The weekly payroll for school nutrition programs in North Carolina is about $7.2 million. Districts experienced a $4.4 million shortfall because of a reduction in the number of meals served that qualified for U.S. Department of Agriculture reimbursement. Another $3.2 million in revenue has been lost because students aren’t in school to purchase meals. 

But at least some help is on the way.  

The state’s 115 school districts will share $75 million in federal COVID-19 relief money to help support school nutrition efforts. 

Additional state funding might be needed, but  exactly how much is not yet clear. 

“We don’t know at this point,” Harvey explained. “We’d like to think that the projections that we had to take forward to the legislative body will help ensure optimal funding to allow the districts to go for as long as they can. We certainly know that we’re going to need additional funding.” 

The vast majority of annual funding — $515 million  — comes from the federal government. The next largest share — $144.5 million — is revenue from meals bought by students. The state kicks in only about $7 million. 

The State Board of Education approved a plan Thursday to divvy up the federal money districts will use to prop up the school nutrition program. All public schools that participate in the NSLP or School Breakfast Program from March 16 to the end of the school year are eligible to receive the federal money. It will be allocated based on federal meal reimbursements and eligible student meal receipts each school received in February.   

Delivery and distribution challenges

Beyond money for school nutrition, additional state funding to keep school buses rolling throughout the summer is essential, Harvey said. Districts have used the buses to deliver meals and homework assignments to students who lack internet connections.   

“If we lose school buses to provide those meals, we’ll reduce meals from 500,000 per day to roughly 125,000 to 150,000, leaving again many food insecure, vulnerable children unable to receive meals.” Harvey said. “We’re greatly concerned but we know if we’re going to keep those school buses running, but we know we’re going to need additional funding to support those school buses as we move forward.”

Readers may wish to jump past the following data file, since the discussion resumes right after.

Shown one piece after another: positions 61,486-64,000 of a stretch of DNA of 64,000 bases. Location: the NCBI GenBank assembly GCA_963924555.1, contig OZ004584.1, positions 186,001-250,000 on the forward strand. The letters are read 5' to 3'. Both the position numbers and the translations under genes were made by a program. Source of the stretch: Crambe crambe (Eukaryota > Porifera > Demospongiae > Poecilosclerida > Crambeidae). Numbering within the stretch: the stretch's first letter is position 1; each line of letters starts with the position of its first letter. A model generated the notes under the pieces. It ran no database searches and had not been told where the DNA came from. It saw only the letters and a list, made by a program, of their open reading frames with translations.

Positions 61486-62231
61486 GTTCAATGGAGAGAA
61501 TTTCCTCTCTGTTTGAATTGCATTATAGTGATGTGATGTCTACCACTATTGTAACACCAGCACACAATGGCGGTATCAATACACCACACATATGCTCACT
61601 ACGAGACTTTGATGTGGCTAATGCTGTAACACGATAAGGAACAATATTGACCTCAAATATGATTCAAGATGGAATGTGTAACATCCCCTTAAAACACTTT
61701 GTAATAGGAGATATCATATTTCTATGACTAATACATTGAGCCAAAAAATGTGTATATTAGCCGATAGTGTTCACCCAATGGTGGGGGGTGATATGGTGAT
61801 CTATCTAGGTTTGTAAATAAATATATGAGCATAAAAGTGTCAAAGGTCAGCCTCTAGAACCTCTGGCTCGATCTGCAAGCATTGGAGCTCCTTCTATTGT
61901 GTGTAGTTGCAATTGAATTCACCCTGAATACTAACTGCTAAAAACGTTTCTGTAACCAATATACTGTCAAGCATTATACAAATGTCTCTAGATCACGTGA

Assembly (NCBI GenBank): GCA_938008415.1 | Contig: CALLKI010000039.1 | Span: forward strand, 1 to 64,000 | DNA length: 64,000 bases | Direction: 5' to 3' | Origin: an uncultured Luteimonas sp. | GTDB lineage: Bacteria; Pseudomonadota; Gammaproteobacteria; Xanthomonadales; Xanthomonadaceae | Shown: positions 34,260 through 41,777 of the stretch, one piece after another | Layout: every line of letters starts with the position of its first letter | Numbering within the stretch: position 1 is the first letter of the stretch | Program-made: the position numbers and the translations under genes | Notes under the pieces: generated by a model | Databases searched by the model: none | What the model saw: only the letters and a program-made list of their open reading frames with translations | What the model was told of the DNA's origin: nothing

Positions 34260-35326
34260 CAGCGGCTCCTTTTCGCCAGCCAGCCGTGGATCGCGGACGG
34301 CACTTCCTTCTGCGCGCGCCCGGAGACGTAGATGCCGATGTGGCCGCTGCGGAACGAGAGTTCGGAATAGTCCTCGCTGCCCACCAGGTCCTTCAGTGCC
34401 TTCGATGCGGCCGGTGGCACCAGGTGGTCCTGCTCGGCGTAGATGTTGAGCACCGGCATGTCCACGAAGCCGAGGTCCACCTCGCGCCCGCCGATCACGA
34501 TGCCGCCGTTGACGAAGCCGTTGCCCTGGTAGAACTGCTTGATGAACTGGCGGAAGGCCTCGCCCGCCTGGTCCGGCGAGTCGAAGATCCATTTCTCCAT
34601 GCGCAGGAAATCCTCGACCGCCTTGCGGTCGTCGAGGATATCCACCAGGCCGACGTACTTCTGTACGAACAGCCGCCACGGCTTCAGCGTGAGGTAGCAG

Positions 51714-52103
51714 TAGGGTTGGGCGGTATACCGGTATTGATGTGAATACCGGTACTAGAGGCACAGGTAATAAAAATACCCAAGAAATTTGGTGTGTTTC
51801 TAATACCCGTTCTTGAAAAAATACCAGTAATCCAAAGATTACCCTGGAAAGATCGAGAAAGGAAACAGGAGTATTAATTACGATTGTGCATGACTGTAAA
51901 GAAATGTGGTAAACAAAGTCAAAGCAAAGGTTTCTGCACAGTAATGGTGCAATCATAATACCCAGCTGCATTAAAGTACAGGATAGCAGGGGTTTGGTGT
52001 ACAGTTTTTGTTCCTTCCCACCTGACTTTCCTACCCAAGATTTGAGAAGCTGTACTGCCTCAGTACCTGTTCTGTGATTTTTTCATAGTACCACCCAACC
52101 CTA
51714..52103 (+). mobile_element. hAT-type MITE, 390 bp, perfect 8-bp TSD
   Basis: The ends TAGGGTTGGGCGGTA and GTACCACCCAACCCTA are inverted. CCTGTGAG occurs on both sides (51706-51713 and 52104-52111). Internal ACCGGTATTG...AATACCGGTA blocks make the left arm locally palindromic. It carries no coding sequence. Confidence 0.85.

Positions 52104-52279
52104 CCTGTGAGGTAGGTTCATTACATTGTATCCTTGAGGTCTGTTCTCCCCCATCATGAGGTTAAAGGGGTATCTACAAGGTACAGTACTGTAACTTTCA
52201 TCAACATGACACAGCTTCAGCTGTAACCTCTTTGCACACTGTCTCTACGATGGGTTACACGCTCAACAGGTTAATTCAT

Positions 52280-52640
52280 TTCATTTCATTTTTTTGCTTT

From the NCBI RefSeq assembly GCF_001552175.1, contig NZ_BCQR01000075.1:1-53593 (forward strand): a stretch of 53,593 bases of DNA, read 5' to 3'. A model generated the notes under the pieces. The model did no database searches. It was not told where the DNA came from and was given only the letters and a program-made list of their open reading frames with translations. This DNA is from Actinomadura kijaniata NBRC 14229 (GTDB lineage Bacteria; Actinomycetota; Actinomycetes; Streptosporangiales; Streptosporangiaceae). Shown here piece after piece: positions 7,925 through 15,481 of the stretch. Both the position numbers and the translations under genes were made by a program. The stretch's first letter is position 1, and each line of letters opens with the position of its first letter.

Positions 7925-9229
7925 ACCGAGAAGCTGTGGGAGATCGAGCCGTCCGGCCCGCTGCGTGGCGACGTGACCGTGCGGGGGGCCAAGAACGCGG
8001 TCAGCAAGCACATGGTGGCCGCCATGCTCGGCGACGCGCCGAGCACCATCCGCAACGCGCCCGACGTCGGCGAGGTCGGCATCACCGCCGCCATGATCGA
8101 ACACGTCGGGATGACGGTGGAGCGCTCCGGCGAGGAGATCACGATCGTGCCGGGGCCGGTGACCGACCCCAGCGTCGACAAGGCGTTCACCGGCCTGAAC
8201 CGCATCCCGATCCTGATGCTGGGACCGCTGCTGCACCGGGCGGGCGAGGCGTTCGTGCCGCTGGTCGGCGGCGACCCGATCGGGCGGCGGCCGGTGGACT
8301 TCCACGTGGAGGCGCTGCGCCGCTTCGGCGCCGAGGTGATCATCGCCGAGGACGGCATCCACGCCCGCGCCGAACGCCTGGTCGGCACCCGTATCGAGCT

In the mostly rural, high-poverty Rowan-Salisbury school district, more than 60% of nearly 20,000 students are eligible for free or reduced priced lunches. The district has relied heavily on buses to deliver meals to students who attend its 34 schools.   

In most districts, meals are delivered to a central area for pickup by students and parents, but Lisa Altmann, the district’s director of school nutrition, said using school buses to deliver meals to homes is more practical because some families don’t have transportation to go to central pickup sites. 

“Transportation is a real barrier,” Altmann said. 

Rowan-Salisbury traditionally provides students with meals over the summer. Altmann said about 3,000 meals are served each day in the program. Currently, the district is serving about 24,000 meals a day, including breakfast and lunch.   

School officials have committed to providing the same number of meals over the summer, which will represent a significant expansion of its summer program. Its school nutrition program will receive $947,539 in federal money to help it keep serving meals. 

“Right now, we’ve gotten ourselves [fiscally] to June 30,” Altmann said. “So, now we’re thinking about July and it’s possible that if we continue with the yellow buses, we’ll need additional money because I’m not sure how long the transportation money will last.” 

But with the support of Superintendent Lynn Moody and the Board of Education, Altmann is confident the district will find a way to   continue to feed students. “She’s [Moody] actually been on our buses, and she’s seen firsthand what we do,” Altmann said. 

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Greg Childress
Greg Childress

Education Reporter Greg Childress covers all aspects of public education in North Carolina, including debates over school funding, curricula, privatization, and teacher pay and licensing.